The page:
1. The problem is that low earners will pay slightly more compared to England and Wales.
          It’s the same as how the Tories are attacking the SNP for that on the higher band. It might not be much, but it allows them to frame the debate in that way. We should never have let ourselves get in this position.

  2. Neo liberalism is just a name. A more descriptive term voters are more frequently using to differentiate Labour and the SNP with regards to the Scottish economy is credible and incredible.
    And with regard to focus groups; focus groups are voters. The SNP are trying to use focus groups to find out what the voters like and just as importantly dont like. They do this to enable them to shape their manifesto to attract more voters than the other parties and so get to from the next governemnt. To be honest I cant understand why Scott Arthur is so dismissive of such an obvious and handy tool.

    1. Richard,
      Yes, our political parties must listen to voters. However, I expect them to show leadership and set the agenda… not simply follow public opinion.

  3. Kezia’s main problem is that almost everyone who sees themselves as politically ‘radical’ in Scotland decided to identify as Scottish nationalists in 2014, rather than British nationalists. It’s hard to see any way back from that.

    There is also no sense in which mainstream Labour politicians over the last 30 years can claim to be ‘radical’: from Blair to Brown to Mandelson to borderline Tories like Tom Harris, John McTernan. Jim Murphy, etc.

    I agree that the SNP are not politically ‘radical’ (they can’t be, by definition), but then there is no other party for a genuine political radical over the age of 25 to vote for in Scotland. This is sad but true. I’d like to see something more Catalunian, where there would be a whole range of Scottish nationalist parties to vote for, thereby allowing for interesting rainbow coalitions.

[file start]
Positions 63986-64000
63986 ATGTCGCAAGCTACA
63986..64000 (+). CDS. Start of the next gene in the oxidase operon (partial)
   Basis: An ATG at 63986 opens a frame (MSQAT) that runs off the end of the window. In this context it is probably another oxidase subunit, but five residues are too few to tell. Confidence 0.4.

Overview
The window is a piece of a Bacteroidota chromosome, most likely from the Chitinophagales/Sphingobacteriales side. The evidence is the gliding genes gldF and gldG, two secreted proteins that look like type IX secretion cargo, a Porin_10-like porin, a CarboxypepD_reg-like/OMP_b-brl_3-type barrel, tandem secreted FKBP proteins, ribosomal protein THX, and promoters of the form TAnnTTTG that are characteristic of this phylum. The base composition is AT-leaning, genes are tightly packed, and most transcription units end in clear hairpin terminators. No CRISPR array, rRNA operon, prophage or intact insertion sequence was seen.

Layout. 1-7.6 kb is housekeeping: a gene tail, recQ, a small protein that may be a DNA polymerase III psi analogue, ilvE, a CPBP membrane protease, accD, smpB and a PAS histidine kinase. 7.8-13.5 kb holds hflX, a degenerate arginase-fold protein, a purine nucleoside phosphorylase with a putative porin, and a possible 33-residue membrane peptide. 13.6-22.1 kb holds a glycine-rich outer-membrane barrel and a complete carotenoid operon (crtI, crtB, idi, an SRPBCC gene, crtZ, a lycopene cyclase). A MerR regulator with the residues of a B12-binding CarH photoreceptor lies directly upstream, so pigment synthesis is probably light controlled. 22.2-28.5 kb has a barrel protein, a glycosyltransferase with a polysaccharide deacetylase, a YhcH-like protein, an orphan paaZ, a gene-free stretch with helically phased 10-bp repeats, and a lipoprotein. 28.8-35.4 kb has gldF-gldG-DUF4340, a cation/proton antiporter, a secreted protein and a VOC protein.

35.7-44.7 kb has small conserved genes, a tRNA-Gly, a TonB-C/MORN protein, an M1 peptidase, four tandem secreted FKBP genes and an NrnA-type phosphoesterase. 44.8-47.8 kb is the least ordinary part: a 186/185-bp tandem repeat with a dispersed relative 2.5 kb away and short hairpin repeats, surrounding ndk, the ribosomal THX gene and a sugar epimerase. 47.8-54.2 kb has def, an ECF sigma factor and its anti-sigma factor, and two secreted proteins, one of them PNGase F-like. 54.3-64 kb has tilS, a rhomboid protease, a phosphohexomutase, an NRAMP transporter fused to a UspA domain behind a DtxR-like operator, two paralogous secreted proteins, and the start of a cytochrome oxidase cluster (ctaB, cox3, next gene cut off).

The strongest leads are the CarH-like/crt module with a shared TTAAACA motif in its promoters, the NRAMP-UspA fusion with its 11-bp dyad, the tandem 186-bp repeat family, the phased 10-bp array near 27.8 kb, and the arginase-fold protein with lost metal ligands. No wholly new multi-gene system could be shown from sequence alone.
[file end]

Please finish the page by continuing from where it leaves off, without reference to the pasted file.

4. What annoys me is the Tories increasing the upper tax band in this budget, just before the Scottish elections.
    I am sure Ruth Davidson isn’t happy about it either. It handed the SNP the easy option of choosing the middle ground on tax. The compromise option.
    Rather than being on the defensive for taking the same position as the Tories.

    And Labour is now stuck defending a tax rise for the lowest earners because the ‘rebate’ position wasn’t thought through.
    At least we can’t be called the Red Tories any more. But what good is that if its not an election winning position ??
    I don’t understand it. When the SNP tried the Penny for Scotland gambit it went down like a lead balloon. And low earners aren’t to blame for austerity, so they don’t see why they should pay the price.

    1. I agree that Labour could have been clearer, but the change in the personal allowance means those on low incomes are protected. They will not pay a penny more tax than they do today.

    2. Did you not see the STV debate on wednesday, did you not hear your leader say she would stand side by side with the tories if their was another referendum, did you not hear your leader deny Scotland the right to have another referendum if their was a mandate agreed for one.

      Oh your the RED TORIES alright, your leader confirmed that on live TV last wednesday.